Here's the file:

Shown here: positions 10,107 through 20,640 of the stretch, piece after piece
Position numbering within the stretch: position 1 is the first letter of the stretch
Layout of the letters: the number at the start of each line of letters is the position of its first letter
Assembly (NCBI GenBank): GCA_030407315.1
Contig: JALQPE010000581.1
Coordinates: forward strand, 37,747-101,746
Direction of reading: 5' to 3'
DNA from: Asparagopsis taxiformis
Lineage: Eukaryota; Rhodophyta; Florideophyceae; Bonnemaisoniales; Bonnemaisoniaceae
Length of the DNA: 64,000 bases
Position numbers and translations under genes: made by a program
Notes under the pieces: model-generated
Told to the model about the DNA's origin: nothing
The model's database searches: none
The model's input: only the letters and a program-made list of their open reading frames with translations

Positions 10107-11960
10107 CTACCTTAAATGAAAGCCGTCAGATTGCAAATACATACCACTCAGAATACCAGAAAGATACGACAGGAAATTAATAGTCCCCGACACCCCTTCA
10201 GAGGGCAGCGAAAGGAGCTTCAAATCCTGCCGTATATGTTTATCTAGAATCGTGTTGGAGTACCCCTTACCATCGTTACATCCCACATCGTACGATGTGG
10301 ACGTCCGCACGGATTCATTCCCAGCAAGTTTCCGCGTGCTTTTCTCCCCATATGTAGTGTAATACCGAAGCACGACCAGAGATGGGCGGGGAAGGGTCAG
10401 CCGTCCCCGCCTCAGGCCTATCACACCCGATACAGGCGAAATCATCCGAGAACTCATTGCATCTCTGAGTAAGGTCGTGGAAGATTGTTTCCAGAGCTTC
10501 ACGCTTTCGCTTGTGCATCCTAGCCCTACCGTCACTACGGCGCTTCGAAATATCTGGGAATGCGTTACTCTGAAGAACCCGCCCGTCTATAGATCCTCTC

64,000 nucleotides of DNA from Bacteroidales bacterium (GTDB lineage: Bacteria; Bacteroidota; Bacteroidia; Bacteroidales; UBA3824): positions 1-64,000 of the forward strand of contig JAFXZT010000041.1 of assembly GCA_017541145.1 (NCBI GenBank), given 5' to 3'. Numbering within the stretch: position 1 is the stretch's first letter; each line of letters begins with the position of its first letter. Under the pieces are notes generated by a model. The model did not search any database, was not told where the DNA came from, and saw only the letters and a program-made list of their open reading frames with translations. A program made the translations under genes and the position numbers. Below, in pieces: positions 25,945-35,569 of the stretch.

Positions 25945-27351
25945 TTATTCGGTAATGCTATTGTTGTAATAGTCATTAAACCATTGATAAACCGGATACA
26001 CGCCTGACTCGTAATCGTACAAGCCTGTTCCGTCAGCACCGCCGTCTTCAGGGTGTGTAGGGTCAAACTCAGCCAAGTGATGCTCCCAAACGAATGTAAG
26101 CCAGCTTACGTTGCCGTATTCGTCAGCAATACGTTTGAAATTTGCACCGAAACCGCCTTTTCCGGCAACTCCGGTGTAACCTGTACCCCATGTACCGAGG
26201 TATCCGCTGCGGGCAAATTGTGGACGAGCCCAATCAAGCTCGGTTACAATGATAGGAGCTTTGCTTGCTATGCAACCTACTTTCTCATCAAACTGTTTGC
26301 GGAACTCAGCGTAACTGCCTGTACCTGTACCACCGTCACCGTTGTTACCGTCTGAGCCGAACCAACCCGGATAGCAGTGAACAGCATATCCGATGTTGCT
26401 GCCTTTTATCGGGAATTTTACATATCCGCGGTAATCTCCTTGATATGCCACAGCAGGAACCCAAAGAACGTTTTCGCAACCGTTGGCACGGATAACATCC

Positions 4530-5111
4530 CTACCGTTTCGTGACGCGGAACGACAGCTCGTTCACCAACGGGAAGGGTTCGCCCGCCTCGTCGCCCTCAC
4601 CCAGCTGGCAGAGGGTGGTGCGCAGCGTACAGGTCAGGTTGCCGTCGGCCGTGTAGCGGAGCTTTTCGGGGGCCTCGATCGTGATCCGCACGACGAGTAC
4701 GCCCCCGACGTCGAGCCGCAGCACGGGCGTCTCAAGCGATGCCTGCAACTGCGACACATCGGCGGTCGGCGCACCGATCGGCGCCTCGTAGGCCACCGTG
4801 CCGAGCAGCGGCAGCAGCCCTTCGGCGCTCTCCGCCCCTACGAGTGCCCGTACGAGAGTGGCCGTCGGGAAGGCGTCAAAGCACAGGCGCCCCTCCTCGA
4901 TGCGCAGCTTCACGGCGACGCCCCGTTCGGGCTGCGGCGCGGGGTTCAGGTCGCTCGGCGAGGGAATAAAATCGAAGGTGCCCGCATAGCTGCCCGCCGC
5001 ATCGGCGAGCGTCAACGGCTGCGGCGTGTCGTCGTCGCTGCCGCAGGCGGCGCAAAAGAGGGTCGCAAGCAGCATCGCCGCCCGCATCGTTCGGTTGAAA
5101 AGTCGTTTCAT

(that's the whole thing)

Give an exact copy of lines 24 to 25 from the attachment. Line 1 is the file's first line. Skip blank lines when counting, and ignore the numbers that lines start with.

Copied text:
25945 TTATTCGGTAATGCTATTGTTGTAATAGTCATTAAACCATTGATAAACCGGATACA
26001 CGCCTGACTCGTAATCGTACAAGCCTGTTCCGTCAGCACCGCCGTCTTCAGGGTGTGTAGGGTCAAACTCAGCCAAGTGATGCTCCCAAACGAATGTAAG